Tuesday, 16 August 2022

Narrative, Second-Person Experience, and Self-Perception

Today's post is by Grace Hibshman at University of Notre Dame on her recent paper “Narrative, Second-Person Experience, and Self-Perception: A Reason it is Good to Conceive of One’s Life Narratively” (The Philosophical Quarterly 2022).


Grace Hibshman

In the Lord of the Rings trilogy, when Frodo and Sam are struggling to persevere on their quest, they turn to remembering the tales of old and wondering whether their journey will one day be put into songs and tales and told by the firesides of their people. Conceiving of their life narratively in this way as part of a great web of stories helps the hobbits find meaning and courage, and it seems that it can be similarly helpful for people in general as well.

But why might this be? Why might conceiving of one’s life narratively be conducive to one’s flourishing? In my paper, I argue that conceiving of one’s life narratively as a part of the songs and tales of old can prompt one to imagine how an audience might experience hearing one’s life narrative, mediating how someone from a second-person perspective might perceive oneself. This process can yield valuable second-personal productive distance from oneself, enabling one to acquire aspects of a direct I-thou experience of oneself and as result valuable self-understanding.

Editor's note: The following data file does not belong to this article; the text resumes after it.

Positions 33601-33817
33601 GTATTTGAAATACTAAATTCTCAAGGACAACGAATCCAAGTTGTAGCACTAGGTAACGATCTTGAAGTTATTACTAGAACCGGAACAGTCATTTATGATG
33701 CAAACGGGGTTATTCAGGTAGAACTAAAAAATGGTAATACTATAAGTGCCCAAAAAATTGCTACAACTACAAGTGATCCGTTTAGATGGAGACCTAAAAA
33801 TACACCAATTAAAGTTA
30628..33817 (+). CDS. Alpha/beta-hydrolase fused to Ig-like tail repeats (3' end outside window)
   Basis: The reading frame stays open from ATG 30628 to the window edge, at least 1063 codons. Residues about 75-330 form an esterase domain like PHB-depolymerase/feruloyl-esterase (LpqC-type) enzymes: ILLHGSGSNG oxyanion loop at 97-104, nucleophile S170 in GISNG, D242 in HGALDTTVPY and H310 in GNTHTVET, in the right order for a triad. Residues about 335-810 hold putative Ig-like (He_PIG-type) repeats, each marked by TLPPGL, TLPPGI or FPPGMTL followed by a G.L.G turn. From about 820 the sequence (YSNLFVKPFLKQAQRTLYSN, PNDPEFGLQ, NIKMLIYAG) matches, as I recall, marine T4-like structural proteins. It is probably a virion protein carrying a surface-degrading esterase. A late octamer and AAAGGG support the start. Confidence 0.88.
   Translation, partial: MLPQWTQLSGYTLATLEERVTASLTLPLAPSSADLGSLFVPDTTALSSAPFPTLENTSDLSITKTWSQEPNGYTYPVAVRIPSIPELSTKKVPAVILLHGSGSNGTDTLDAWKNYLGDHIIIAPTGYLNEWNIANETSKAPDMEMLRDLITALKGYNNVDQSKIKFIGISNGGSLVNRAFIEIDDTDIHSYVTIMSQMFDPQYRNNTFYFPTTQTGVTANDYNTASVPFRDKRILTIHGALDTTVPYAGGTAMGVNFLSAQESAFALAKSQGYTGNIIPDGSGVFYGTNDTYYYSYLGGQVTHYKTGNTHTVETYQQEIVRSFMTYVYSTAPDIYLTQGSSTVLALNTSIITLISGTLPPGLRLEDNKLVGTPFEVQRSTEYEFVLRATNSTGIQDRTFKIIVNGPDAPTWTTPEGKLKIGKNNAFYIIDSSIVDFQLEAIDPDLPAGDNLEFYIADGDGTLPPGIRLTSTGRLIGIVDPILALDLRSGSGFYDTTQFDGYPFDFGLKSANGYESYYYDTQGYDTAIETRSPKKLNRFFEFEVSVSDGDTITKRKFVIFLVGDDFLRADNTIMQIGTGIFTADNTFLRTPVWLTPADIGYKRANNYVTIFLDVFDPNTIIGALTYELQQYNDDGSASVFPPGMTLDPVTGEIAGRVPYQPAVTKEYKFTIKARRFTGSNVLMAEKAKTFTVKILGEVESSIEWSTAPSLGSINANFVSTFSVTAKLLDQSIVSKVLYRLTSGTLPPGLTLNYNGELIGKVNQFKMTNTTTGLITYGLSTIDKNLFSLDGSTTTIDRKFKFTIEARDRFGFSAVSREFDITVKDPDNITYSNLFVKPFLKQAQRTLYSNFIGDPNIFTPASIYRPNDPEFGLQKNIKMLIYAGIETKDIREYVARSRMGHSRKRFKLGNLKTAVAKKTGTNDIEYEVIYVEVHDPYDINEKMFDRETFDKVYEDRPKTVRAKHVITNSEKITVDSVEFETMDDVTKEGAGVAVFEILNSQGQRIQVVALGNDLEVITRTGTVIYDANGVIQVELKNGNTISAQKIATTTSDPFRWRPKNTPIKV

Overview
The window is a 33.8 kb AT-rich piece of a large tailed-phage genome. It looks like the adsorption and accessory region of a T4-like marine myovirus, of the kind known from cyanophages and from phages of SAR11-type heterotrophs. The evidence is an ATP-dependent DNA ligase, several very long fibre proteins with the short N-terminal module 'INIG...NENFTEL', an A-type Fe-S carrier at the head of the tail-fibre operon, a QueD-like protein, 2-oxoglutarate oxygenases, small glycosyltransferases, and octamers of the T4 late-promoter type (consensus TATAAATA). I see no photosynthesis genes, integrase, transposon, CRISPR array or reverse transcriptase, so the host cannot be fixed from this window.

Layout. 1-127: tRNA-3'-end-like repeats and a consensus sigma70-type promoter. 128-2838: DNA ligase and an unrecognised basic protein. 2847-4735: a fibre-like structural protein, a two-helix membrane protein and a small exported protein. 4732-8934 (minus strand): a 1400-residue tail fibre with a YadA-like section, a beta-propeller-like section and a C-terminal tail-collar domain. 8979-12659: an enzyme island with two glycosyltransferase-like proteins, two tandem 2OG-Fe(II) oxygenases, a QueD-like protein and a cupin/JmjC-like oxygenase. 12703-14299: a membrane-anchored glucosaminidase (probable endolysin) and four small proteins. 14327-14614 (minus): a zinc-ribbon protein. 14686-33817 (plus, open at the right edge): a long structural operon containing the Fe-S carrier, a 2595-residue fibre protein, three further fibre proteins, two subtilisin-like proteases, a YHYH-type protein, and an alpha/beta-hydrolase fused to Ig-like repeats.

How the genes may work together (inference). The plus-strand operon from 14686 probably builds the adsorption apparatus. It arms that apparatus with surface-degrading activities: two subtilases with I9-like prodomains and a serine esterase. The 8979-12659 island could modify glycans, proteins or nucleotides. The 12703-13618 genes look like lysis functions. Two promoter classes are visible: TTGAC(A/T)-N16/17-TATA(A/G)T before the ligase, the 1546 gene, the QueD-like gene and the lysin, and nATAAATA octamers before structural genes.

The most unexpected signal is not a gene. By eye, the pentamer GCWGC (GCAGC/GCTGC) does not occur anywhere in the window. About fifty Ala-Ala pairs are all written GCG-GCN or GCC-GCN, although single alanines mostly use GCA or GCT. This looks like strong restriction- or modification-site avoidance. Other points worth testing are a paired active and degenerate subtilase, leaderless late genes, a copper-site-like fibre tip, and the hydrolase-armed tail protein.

There are at least two important practical implications of my argument. First, if imagining how an audience would hear our life narratives can transform how we ourselves see ourselves, then we must choose carefully which people we regard as the audience of our lives. If Sam in the Nameless Lands had kept at the front of his mind how someone like Denethor would see his quest, Denethor who had called it ‘madness’ and ‘beyond all but a fool’s hope,’ he may have despaired of his quest after all. Instead, his imagination of how the hobbits in the shire would retell his adventure gave him new hope for his pilgrimage, reshaped how he experienced it, and gave him the strength to in fact bring his quest to a successful completion.

A second practical implication is that if the kind of life narratives we imagine having can shape how we perceive and experience ourselves, then we must choose carefully what narratives to steep ourselves in. The narratives we internalize shape what kind of narrative arcs we can envision for our lives. By steeping himself in the noble tales of old, Sam equipped himself to imagine his life enfolding in a similarly noble fashion, which in turn transformed his experience of the arduous parts of his journey and helped him set his mind on becoming the kind of person who would not turn back. Sam inherited his way of understanding what he was experiencing from a great web of narratives handed down to him by his community. 

The web of narratives in which we choose to immerse ourselves can similarly shape our understanding of our lives. It is worth asking: What stories do we tell ourselves? What stories do we tell those we love?